One house of worship in the neighborhood that didn’t get redeveloped into housing is the Living Hope Church at 1200 1st Street SW. The building has been converted into Kadampa Meditation Center Washington DC Temple for World Peace and received a new paint job and signage in recent months. Although the old Friendship Baptist Church at Delaware Avenue and H Street SW was originally planned to be redeveloped as a condominium project, the developer changed course and leased the space to Blind Whino SW Arts Club. Land adjacent to the church building was slated to become a temporary housing facility for homeless families, but those plans were scuttled and the shelter will instead be built on the Unity Clinic site at Delaware Avenue and I Street SW.

The next house of worship to face redevelopment is Westminster Presbyterian Church, where the congregation is finalizing an agreement with a developer to build a new sanctuary on the 600 block of I Street SW along with mixed income housing.

The new Frederick Douglass Bridge illuminated at night. Rendering courtesy of District Department of Transportation.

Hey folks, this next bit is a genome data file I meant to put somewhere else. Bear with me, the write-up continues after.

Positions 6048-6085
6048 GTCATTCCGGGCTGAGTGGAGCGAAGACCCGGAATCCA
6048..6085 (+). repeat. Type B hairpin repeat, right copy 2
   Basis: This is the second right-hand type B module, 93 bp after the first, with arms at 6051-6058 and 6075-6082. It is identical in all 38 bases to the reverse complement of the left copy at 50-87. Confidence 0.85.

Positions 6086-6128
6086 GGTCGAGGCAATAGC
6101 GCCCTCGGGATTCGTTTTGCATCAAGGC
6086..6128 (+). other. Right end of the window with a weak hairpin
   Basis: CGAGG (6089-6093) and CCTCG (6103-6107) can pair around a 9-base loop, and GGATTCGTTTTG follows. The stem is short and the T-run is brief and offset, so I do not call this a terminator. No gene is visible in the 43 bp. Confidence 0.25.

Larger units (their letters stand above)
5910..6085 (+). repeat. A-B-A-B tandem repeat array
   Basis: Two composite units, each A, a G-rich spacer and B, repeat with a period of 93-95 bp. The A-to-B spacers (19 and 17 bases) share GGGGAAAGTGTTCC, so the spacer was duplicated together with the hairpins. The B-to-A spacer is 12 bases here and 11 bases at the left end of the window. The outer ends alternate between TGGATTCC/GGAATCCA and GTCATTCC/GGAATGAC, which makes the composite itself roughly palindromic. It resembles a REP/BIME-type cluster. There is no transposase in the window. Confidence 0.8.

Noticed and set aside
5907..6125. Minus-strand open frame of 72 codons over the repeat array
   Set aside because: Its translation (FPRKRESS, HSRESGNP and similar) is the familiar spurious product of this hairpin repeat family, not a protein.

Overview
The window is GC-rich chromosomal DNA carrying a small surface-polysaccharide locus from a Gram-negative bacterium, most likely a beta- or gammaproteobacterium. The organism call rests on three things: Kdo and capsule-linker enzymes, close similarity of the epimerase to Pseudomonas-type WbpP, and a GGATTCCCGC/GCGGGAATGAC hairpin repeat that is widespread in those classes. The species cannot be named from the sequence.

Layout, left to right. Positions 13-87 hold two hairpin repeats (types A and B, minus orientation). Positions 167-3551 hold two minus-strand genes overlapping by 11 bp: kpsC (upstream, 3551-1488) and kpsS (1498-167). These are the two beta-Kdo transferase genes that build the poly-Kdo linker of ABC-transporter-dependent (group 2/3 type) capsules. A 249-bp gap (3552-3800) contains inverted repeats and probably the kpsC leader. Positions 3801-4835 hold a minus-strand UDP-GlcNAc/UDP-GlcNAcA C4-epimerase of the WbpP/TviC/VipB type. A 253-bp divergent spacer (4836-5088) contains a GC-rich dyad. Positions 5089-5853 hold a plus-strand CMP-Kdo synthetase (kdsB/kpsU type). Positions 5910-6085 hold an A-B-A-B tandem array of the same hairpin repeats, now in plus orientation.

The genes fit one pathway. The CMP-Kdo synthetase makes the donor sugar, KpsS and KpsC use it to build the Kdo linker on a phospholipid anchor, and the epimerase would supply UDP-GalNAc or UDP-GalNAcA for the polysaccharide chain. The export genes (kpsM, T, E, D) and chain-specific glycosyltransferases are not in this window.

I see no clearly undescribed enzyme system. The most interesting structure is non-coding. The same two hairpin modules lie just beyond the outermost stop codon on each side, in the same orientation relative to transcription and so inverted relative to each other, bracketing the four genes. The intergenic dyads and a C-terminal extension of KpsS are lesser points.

New Frederick Douglass Bridge Under Construction
A groundbreaking ceremony was held on February 13 for the new Frederick Douglass Memorial Bridge project. Construction equipment started arriving on site over the past couple of weeks leading up to the groundbreaking. The new bridge will be constructed about 100 feet to the west of the existing span and the new design is a departure from the previous version that looked more traditional and swung open to allow large boats to traverse the Anacostia River. Since the display ship U.S.S. Barry that was docked at the Navy Yard was dismantled and moved, there was no longer a need to have a swing span bridge so the design was updated. The new bridge design includes three above-deck arches that capture the District’s arch history, two piers that will appear to float in the river, and four pedestrian overlooks. The new bridge will carry six lanes of vehicular traffic (three on each side), as well as bike and pedestrian lanes on each side of the bridge. In addition to the new bridge, traffic ovals will be built on both sides of the bridge – the oval on the west side of the river will connect South Capitol Street SW with Potomac Avenue and Q Street SW. Construction of the new bridge coincides with the 200th birthday celebration of the bridge’s namesake Frederick Douglass as well as the Year of the Anacostia. During construction, the current bridge will remain open – the new span should be complete by 2021.

 

William Rich is a blogger at Southwest…The Little Quadrant that Could (www.swtlqtc.com)